A New Supplemental Series of Office of Legal Counsel (OLC) Opinions Now Online at the DOJ

From the Department of Justice website:

“The first volume of a new supplemental series of OLC opinions (Op. O.L.C. Supp.) is available in its entirety as a PDF in the electronic reading room. As explained there and in the body of the publication itself, volume 1 of this series contains a number of important opinions written by OLC (or its predecessor entities in the Department of Justice) from 1933 to 1977, when OLC first began publishing its primary series (Op. O.L.C.). The purpose of the supplemental series is to fill in certain gaps in the historical record and to make available to the public additional OLC materials that may not have been appropriate to release publicly when issued to the client but with the passage of time have become publishable.”


Volume 1 of the new supplemental series of Office of Legal Counsel Opinions is online at: http://www.justice.gov/olc/docs/op-olc-supp.pdf

The volume includes a very useful and brief history of the OLC and an important note about the contents of this volume:

This volume is subdivided into three sections: one for opinions by Attorneys General; one for opinions by Assistant Solicitors General and OLC (and EAD); and one for other memoranda and correspondence of a less formal nature.  The volume includes at least one opinion by each Senate-confirmed Assistant Solicitor General or Assistant Attorney General of OLC (or EAD) from 1933 to 1977.  Included in the last section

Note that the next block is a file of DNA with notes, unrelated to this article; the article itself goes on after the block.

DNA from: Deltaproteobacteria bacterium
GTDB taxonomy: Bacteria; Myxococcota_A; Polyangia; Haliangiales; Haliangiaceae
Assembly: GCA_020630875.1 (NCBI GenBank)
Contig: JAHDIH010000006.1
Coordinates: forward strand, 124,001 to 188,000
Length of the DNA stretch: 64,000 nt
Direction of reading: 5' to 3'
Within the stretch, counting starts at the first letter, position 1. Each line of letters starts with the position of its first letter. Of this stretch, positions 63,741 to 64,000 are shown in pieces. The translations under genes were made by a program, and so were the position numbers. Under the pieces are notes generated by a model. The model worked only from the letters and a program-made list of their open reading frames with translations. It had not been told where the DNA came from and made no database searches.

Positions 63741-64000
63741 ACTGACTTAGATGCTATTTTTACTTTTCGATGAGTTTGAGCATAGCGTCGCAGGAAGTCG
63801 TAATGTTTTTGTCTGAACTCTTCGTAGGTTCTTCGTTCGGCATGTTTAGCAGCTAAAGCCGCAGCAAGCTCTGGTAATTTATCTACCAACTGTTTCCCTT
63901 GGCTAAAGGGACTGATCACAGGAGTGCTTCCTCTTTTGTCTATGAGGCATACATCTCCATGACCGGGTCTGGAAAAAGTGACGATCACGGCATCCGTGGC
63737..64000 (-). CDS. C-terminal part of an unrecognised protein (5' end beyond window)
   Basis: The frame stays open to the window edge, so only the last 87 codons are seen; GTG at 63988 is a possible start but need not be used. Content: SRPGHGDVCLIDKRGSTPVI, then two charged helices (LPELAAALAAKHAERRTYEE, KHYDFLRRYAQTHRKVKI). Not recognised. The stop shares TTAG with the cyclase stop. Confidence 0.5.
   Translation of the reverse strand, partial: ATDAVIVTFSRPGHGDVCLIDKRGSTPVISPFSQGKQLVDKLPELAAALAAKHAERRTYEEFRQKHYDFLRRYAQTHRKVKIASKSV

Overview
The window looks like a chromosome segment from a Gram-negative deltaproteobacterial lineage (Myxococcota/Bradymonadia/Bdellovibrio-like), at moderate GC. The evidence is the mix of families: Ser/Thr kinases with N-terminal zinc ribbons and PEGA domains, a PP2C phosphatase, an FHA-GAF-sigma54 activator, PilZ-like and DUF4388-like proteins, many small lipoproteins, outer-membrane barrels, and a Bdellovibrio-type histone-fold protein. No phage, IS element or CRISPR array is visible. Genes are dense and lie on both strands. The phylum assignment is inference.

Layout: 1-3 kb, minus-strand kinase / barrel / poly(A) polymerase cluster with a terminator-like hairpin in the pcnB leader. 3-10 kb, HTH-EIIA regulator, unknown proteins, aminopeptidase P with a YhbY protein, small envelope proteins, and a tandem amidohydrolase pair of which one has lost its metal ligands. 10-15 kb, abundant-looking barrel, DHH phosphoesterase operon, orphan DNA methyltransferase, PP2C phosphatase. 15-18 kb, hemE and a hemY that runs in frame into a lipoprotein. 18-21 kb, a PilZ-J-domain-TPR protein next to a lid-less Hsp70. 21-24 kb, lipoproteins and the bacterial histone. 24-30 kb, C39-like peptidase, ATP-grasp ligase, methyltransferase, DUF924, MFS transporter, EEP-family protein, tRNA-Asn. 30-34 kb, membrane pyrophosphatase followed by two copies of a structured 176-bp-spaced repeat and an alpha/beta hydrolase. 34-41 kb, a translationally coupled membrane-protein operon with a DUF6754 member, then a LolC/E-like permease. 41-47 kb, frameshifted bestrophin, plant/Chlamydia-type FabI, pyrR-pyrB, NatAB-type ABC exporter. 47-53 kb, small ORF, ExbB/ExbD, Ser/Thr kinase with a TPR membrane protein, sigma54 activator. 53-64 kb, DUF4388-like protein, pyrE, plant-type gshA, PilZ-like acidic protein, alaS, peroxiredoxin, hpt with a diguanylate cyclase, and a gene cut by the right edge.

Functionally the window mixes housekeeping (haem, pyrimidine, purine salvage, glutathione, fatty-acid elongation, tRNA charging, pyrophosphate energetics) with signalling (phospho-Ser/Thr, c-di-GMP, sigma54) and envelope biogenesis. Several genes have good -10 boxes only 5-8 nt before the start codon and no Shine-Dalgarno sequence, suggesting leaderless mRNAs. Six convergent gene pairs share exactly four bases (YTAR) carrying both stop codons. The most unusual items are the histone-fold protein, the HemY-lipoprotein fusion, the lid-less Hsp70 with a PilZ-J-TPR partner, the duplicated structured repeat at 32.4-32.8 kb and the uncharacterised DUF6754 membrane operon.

of the volume are materials that would not typically be published in our primary series: for example, an early practices and procedures manual for the Office of the Assistant Solicitor General (remarkable in its detail
and in its areas of commonality with the modern practices and procedures of OLC); a 1962 memorandum of uncertain provenance
in the OLC files, perhaps drafted by the Deputy Legal Adviser for the Department of State, regarding possible responses to the Cuban missile crisis; and some action and file memos that may not qualify as formal opinions of the Office but nevertheless elucidate important legal issues.”


Index of OLC Memoranda

Index of Bush-Era OLC Memoranda Relating to Interrogation, Detention, Rendition and/or Surveillance” is a newly updated chart available at the ACLU website.   The “Status” column in the chart details if the memoranda are still secret or public.  And, if a memo has been repudiated, there are details in the “Notes” column.

We love a good index.

Hat tip to TalkLeft.

Missing Memos

ProPublica has the first ever comprehensive list of the missing Bush era legal memorandum on counter-terrorism policies including detention, wiretapping and interrogation. 

The compilers of this list, Dan Nguyen and Christopher Weaver, provide details on nearly 40 such memos, including information on the memos’ authors as well as a time-line.   A few of the memos are already public due to litigation, but most aren’t available.

Nguyen and Weaver also explain that it falls on President Obama to solve this problem.

I ran across this resource while reading the Sunlight Foundation’s post on Eric Holder’s preference for disclosure “to the maximum extent consistent with sound practice and competing concerns” of OLC memos.